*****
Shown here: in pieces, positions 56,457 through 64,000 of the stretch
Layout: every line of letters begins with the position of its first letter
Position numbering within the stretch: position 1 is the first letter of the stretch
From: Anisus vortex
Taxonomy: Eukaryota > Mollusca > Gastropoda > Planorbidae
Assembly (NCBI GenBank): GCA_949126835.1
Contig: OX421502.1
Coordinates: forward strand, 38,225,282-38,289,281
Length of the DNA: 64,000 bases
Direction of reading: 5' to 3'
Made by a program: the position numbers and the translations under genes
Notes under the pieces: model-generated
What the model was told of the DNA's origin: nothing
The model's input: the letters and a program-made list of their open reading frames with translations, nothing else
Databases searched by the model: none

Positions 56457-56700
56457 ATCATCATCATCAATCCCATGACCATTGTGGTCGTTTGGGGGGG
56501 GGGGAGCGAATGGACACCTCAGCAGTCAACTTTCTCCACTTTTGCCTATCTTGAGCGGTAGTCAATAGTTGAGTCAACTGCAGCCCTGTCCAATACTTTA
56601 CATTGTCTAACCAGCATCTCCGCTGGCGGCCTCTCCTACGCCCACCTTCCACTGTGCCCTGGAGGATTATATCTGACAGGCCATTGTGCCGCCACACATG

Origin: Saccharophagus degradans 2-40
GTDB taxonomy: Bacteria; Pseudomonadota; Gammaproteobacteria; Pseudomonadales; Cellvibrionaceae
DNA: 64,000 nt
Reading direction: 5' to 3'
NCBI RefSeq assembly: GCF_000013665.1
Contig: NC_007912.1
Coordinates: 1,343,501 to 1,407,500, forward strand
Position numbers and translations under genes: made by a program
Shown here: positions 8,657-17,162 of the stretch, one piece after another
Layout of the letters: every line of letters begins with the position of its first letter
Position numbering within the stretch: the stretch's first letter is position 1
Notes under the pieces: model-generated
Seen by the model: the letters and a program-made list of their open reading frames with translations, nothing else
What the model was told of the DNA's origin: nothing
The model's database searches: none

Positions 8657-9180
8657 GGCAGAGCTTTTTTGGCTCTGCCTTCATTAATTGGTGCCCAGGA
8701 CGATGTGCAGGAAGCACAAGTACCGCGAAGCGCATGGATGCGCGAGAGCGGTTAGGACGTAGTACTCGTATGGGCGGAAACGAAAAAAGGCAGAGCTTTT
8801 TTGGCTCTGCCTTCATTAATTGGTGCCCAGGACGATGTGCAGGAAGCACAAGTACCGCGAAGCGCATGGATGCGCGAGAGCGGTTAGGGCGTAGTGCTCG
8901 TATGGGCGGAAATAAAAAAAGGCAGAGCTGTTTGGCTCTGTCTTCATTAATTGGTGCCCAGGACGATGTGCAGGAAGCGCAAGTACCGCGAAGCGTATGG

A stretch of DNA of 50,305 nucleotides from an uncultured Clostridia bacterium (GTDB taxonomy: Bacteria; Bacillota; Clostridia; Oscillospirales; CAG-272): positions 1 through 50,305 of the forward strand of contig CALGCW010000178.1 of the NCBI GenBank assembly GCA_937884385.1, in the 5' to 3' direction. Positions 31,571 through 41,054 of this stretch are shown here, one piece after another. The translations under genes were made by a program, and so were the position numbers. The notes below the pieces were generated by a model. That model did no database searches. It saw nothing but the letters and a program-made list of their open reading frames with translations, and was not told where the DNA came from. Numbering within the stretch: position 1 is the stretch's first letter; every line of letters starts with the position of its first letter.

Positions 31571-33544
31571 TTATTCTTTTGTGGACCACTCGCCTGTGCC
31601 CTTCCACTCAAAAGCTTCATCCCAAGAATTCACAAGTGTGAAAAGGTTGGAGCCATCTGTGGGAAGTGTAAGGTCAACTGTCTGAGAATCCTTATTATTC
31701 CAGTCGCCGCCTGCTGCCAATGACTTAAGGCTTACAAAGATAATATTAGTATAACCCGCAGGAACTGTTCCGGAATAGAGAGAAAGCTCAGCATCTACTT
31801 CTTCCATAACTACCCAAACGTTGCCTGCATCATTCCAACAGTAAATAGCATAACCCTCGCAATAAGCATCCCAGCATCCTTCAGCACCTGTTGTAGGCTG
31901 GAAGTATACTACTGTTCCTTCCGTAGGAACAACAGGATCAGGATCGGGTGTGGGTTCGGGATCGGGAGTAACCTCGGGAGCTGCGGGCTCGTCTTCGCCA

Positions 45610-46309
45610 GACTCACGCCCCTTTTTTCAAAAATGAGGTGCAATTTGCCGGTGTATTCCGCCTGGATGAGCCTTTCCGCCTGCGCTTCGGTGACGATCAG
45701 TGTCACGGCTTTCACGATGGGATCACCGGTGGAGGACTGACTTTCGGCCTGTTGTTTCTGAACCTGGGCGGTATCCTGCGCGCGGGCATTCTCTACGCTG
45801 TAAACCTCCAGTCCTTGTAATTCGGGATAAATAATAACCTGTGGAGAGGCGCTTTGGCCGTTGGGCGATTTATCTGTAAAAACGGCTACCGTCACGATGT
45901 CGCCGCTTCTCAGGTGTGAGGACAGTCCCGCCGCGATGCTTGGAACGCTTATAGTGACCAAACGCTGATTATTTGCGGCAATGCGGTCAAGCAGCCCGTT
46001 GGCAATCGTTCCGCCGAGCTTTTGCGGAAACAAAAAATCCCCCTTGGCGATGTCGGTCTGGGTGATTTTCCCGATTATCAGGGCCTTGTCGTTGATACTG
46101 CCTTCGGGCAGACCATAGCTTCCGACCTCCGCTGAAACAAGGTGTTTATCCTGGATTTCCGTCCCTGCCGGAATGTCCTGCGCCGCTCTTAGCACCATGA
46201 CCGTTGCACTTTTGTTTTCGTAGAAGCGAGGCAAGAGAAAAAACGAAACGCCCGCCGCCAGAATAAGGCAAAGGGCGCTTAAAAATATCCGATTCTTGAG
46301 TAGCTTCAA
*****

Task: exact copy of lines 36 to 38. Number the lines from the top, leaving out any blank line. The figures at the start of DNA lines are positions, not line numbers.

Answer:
8657 GGCAGAGCTTTTTTGGCTCTGCCTTCATTAATTGGTGCCCAGGA
8701 CGATGTGCAGGAAGCACAAGTACCGCGAAGCGCATGGATGCGCGAGAGCGGTTAGGACGTAGTACTCGTATGGGCGGAAACGAAAAAAGGCAGAGCTTTT
8801 TTGGCTCTGCCTTCATTAATTGGTGCCCAGGACGATGTGCAGGAAGCACAAGTACCGCGAAGCGCATGGATGCGCGAGAGCGGTTAGGGCGTAGTGCTCG